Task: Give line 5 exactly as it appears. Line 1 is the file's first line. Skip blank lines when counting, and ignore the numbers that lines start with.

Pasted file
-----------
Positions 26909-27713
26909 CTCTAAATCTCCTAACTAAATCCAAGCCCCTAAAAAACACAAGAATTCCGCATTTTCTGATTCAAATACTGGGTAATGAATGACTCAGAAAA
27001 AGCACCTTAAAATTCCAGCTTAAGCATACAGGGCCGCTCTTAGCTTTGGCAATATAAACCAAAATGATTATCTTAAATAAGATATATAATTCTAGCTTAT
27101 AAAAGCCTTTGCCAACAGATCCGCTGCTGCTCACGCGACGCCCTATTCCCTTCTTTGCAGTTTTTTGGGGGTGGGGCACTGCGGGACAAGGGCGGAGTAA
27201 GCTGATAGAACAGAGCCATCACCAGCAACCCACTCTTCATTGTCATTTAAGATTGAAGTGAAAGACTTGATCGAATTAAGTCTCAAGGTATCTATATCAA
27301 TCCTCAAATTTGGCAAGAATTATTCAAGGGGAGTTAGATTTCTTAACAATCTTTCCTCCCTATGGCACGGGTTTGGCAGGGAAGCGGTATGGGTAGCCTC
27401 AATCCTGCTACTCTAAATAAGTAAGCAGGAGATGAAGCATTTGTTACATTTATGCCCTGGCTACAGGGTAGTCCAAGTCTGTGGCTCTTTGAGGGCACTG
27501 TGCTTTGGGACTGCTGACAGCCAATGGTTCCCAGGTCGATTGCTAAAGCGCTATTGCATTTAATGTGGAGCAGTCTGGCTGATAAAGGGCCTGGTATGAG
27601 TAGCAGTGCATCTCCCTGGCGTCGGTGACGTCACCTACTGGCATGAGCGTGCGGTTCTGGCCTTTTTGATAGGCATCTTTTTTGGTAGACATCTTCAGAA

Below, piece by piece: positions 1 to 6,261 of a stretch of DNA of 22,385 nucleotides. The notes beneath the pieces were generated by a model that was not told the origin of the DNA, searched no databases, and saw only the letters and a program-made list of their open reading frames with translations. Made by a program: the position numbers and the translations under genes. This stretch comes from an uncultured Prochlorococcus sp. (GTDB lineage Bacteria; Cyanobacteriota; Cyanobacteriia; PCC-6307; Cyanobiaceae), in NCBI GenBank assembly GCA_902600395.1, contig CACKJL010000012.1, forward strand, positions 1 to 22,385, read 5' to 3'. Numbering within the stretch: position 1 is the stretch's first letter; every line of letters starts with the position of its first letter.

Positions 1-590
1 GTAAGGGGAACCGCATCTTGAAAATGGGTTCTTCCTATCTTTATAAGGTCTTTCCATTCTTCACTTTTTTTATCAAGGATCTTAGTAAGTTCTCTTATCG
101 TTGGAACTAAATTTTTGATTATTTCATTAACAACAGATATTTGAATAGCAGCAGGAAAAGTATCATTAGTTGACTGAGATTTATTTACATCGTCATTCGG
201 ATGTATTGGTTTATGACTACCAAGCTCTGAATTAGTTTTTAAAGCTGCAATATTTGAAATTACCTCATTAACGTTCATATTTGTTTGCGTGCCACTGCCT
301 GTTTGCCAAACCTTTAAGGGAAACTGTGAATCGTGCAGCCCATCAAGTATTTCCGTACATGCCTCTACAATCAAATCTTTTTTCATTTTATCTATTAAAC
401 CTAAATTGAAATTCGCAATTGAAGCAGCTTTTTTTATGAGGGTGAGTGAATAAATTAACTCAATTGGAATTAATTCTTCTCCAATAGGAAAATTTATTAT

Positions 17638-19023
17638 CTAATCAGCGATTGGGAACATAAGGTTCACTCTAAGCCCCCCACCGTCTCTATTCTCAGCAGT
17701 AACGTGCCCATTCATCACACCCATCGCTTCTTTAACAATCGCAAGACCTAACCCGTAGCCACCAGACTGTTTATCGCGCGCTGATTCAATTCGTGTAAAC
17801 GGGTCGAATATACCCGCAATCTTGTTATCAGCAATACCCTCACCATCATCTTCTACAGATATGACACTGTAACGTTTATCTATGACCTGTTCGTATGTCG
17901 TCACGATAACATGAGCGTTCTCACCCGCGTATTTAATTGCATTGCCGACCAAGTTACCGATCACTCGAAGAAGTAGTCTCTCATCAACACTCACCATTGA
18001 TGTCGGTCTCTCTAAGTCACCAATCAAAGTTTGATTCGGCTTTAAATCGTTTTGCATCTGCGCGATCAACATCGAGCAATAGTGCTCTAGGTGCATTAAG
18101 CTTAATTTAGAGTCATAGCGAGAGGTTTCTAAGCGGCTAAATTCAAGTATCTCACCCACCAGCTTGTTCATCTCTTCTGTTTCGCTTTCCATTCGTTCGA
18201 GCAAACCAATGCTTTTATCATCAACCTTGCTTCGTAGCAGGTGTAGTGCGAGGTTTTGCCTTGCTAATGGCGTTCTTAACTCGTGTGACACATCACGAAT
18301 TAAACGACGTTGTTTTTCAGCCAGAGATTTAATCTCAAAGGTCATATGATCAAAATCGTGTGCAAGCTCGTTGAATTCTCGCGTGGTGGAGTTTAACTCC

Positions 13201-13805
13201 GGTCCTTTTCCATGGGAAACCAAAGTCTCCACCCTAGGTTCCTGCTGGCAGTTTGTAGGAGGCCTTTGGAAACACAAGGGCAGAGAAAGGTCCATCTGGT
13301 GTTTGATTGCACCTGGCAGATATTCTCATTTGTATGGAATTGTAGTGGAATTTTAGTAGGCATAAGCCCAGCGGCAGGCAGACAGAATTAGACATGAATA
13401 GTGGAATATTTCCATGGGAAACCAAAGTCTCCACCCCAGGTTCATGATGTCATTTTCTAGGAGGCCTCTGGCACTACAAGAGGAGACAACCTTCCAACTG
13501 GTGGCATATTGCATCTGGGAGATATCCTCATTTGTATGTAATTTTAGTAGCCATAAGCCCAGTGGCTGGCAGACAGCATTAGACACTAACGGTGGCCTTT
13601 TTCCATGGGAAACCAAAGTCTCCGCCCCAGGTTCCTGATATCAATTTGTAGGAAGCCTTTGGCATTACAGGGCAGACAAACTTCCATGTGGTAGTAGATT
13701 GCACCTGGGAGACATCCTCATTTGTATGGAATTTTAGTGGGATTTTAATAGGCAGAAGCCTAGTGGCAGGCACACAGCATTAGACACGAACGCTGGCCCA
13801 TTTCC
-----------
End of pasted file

27201 GCTGATAGAACAGAGCCATCACCAGCAACCCACTCTTCATTGTCATTTAAGATTGAAGTGAAAGACTTGATCGAATTAAGTCTCAAGGTATCTATATCAA